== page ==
Graham has been an outspoken critic of the FDA’s process for evaluating drugs’ safety once they are on the market. His estimates of the dangers of the arthritis drug Vioxx were instrumental in its demise. He compares Avandia to Vioxx, the drug that Merck finally pulled from the market after studies showed it increased the risk of heart attack and strokes.

“The people who put Avandia on the market are the people responsible for deciding whether Avandia stays on the market or leaves the market. The country was defenseless against another Vioxx,” Graham says.

Sidney Wolfe, M.D., director of Public Citizen’s Health Research Group, a consumer watchdog group, says the FDA has been “absolutely reckless” in delaying decisive action because of the “overwhelming evidence” that Avandia is dangerous and—importantly—has no benefit over alternative drugs.

Wolfe is on the FDA’s drug safety advisory committee, but he is not going to take part in its upcoming meeting because of Public Citizen’s 2008 petition to the agency to withdraw the drug from the market.

Wolfe and others have also called on the FDA to halt a large-scale clinical trial, known as the TIDE trial, testing the safety of Avandia. The trial, originally requested by the FDA, is set to recruit 16,000 patients at hundreds of sites around the world.

Karen Riley, an FDA spokesperson, says the two new studies published today are “part of a much broader FDA evaluation of the available data” that will be presented at the joint meeting of two FDA advisory committees. Scientists at the meeting will present their evidence and their views on the safety of the drug.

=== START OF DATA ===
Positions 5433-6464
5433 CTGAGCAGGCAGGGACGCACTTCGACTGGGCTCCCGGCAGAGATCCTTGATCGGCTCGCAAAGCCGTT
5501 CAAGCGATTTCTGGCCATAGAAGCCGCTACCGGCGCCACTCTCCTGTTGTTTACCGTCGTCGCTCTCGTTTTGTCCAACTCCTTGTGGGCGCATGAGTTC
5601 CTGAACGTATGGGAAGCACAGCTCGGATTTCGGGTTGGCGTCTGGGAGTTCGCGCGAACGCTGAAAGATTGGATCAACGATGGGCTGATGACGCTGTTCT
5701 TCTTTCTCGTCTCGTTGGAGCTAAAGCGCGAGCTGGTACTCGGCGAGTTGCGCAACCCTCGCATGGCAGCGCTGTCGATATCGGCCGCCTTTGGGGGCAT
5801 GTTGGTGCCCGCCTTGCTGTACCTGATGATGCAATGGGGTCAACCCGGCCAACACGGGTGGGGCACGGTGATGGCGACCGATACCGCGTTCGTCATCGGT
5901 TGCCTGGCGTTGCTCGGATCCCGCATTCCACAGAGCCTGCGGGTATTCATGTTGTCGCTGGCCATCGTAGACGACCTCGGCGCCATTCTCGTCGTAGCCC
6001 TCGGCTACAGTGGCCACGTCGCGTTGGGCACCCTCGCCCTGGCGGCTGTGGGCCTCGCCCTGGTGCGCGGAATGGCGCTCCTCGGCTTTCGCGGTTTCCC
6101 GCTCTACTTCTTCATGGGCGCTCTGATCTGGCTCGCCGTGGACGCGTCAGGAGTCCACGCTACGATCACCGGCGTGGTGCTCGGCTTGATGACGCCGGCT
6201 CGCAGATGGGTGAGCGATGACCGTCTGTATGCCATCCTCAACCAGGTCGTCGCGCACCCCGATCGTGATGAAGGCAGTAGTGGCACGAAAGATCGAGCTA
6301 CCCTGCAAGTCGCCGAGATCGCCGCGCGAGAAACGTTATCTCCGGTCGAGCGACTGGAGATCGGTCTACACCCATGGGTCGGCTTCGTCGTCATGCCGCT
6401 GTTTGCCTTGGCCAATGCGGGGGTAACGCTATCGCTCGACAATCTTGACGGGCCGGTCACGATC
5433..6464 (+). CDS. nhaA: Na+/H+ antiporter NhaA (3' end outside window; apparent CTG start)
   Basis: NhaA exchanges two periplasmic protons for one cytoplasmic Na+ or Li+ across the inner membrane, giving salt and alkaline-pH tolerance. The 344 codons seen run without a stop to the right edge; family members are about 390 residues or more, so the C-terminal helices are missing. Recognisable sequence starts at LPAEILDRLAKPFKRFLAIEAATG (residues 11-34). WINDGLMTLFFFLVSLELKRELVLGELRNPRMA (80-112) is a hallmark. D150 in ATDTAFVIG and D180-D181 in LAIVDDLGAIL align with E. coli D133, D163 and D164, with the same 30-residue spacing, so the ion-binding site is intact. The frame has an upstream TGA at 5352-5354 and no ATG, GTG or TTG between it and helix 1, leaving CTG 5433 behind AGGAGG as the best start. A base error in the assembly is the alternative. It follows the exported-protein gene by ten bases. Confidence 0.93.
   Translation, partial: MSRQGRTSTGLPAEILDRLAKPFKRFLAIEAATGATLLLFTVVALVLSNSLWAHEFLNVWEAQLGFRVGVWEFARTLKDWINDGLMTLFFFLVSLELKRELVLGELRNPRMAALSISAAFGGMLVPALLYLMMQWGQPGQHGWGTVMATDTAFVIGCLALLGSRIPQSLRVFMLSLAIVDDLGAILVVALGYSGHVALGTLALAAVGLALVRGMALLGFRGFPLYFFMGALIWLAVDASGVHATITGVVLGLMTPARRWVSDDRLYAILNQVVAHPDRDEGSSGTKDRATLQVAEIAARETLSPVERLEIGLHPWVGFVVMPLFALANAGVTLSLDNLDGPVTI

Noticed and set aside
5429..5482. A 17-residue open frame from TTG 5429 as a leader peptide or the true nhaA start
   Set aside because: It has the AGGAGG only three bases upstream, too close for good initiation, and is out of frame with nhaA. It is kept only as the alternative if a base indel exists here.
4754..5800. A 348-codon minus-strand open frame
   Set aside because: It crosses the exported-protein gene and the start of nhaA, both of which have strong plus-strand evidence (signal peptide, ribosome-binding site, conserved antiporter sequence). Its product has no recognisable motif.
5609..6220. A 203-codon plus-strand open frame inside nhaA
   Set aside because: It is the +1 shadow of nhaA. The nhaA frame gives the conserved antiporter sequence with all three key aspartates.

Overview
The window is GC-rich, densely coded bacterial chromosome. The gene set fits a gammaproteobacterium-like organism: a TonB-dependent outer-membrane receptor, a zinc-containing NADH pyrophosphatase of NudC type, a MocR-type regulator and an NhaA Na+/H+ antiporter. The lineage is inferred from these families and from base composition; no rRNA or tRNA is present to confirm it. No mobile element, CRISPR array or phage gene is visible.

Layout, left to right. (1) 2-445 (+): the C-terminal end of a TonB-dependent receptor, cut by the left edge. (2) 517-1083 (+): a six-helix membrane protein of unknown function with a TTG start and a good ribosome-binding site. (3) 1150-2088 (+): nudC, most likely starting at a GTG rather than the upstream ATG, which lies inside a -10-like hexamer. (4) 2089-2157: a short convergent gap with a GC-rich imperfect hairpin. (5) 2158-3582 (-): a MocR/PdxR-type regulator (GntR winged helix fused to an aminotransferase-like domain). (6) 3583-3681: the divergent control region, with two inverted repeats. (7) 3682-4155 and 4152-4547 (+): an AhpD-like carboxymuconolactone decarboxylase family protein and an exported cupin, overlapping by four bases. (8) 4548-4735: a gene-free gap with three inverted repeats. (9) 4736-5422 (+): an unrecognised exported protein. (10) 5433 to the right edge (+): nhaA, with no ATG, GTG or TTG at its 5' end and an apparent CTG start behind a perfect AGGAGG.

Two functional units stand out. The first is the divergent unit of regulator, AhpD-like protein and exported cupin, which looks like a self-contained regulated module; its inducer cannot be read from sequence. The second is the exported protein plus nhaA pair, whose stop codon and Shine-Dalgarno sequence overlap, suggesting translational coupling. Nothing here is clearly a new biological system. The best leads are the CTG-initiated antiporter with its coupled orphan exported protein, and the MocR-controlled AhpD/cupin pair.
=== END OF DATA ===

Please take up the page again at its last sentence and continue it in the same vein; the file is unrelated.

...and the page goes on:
“Drug safety is a core charge for the FDA,” Riley says. Although the agency only approves drugs for the market after it has decided that the benefits of the drug outweigh any risks, safety issues can emerge “because the real world is simply different from the world studied in a clinical trial.”

Riley says the agency will act as quickly as it can after this month’s advisory committee meeting. “More data has been flowing in, and the right way to handle it is to have a vigorous scientific discussion, which we are going to have,” she says.

Nathan of Harvard says after Nissen’s 2007 study in the New England Journal of Medicine and other research called into question Avandia’s safety, many doctors stopped prescribing it. He says he presumes many current Avandia prescriptions are for patients already taking the medication.

“Whether there are new prescriptions being written for that is a real issue,” he says. “It just doesn’t seem sensible to me.… It’s a triumph of advertising over maybe common sense.”

Elizabeth Agnvall is a contributing editor at the AARP Bulletin. Katharine Greider, who lives in New York and writes about health and medicine, contributed to this story.